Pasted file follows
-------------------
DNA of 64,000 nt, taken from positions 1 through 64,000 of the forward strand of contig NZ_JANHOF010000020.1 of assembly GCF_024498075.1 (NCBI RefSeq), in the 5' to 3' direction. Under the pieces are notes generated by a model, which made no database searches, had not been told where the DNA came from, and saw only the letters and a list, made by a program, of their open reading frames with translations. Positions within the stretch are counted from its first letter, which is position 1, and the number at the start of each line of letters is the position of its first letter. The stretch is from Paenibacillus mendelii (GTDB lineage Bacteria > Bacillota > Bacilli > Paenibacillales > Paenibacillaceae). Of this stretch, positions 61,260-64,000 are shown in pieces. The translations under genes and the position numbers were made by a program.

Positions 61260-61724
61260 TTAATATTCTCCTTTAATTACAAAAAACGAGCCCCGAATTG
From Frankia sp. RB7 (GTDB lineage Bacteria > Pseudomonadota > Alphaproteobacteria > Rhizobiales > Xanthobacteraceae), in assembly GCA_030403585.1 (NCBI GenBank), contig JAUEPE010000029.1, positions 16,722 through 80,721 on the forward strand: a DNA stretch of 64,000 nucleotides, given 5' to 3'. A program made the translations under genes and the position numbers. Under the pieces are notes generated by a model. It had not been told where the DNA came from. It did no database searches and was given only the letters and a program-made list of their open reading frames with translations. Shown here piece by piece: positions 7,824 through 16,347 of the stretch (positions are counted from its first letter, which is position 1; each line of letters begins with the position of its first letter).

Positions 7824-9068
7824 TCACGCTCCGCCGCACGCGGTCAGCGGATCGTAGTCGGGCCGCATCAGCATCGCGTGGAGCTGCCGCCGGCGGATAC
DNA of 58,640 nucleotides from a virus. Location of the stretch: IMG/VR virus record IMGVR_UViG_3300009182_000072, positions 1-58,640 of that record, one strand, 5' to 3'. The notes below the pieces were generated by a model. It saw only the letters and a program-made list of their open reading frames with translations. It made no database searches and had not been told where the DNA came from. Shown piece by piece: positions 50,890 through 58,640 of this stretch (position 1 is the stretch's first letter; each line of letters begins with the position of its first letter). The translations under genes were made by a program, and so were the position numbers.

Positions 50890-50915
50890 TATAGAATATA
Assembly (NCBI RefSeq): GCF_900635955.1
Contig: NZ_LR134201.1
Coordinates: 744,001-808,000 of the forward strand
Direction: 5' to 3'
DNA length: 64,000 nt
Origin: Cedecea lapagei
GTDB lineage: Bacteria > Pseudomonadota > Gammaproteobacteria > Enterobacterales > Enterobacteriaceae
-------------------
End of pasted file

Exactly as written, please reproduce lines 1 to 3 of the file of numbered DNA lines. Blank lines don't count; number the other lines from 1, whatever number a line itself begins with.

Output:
DNA of 64,000 nt, taken from positions 1 through 64,000 of the forward strand of contig NZ_JANHOF010000020.1 of assembly GCF_024498075.1 (NCBI RefSeq), in the 5' to 3' direction. Under the pieces are notes generated by a model, which made no database searches, had not been told where the DNA came from, and saw only the letters and a list, made by a program, of their open reading frames with translations. Positions within the stretch are counted from its first letter, which is position 1, and the number at the start of each line of letters is the position of its first letter. The stretch is from Paenibacillus mendelii (GTDB lineage Bacteria > Bacillota > Bacilli > Paenibacillales > Paenibacillaceae). Of this stretch, positions 61,260-64,000 are shown in pieces. The translations under genes and the position numbers were made by a program.

Positions 61260-61724
61260 TTAATATTCTCCTTTAATTACAAAAAACGAGCCCCGAATTG